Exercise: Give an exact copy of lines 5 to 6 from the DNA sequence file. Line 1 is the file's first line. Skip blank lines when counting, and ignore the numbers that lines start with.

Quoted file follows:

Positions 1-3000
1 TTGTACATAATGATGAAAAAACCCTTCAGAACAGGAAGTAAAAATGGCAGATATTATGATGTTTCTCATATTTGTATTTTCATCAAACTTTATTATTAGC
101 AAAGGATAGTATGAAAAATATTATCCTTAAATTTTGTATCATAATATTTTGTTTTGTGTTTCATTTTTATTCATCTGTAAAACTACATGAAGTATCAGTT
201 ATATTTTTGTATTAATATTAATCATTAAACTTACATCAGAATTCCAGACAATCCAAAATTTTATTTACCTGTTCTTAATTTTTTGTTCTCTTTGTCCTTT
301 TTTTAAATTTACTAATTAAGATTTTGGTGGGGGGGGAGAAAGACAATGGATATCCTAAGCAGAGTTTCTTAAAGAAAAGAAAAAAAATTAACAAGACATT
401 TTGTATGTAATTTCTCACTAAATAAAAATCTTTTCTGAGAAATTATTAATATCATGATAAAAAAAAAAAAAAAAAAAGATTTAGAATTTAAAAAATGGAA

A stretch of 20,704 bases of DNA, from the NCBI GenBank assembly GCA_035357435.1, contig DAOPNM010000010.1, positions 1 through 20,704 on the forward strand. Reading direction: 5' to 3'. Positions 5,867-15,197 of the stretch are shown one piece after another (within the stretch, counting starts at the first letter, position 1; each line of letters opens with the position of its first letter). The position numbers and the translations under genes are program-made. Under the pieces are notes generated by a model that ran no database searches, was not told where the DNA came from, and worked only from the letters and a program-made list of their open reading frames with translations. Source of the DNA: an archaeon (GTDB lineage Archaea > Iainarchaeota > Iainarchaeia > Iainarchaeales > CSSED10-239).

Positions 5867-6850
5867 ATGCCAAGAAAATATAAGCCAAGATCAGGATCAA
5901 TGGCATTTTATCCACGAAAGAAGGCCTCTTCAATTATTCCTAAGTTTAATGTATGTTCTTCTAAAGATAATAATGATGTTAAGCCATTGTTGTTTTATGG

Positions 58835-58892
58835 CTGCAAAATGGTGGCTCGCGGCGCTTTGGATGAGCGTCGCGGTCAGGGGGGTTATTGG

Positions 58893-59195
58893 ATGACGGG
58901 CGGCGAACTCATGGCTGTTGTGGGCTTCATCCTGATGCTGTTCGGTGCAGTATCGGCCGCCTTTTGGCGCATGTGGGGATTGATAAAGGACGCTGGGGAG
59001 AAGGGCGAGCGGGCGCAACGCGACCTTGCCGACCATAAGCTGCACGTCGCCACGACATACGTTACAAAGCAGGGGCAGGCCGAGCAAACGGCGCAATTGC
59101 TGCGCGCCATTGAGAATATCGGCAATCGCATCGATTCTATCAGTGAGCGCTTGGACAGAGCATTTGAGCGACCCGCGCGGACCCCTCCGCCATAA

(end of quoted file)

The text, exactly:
301 TTTTAAATTTACTAATTAAGATTTTGGTGGGGGGGGAGAAAGACAATGGATATCCTAAGCAGAGTTTCTTAAAGAAAAGAAAAAAAATTAACAAGACATT
401 TTGTATGTAATTTCTCACTAAATAAAAATCTTTTCTGAGAAATTATTAATATCATGATAAAAAAAAAAAAAAAAAAAGATTTAGAATTTAAAAAATGGAA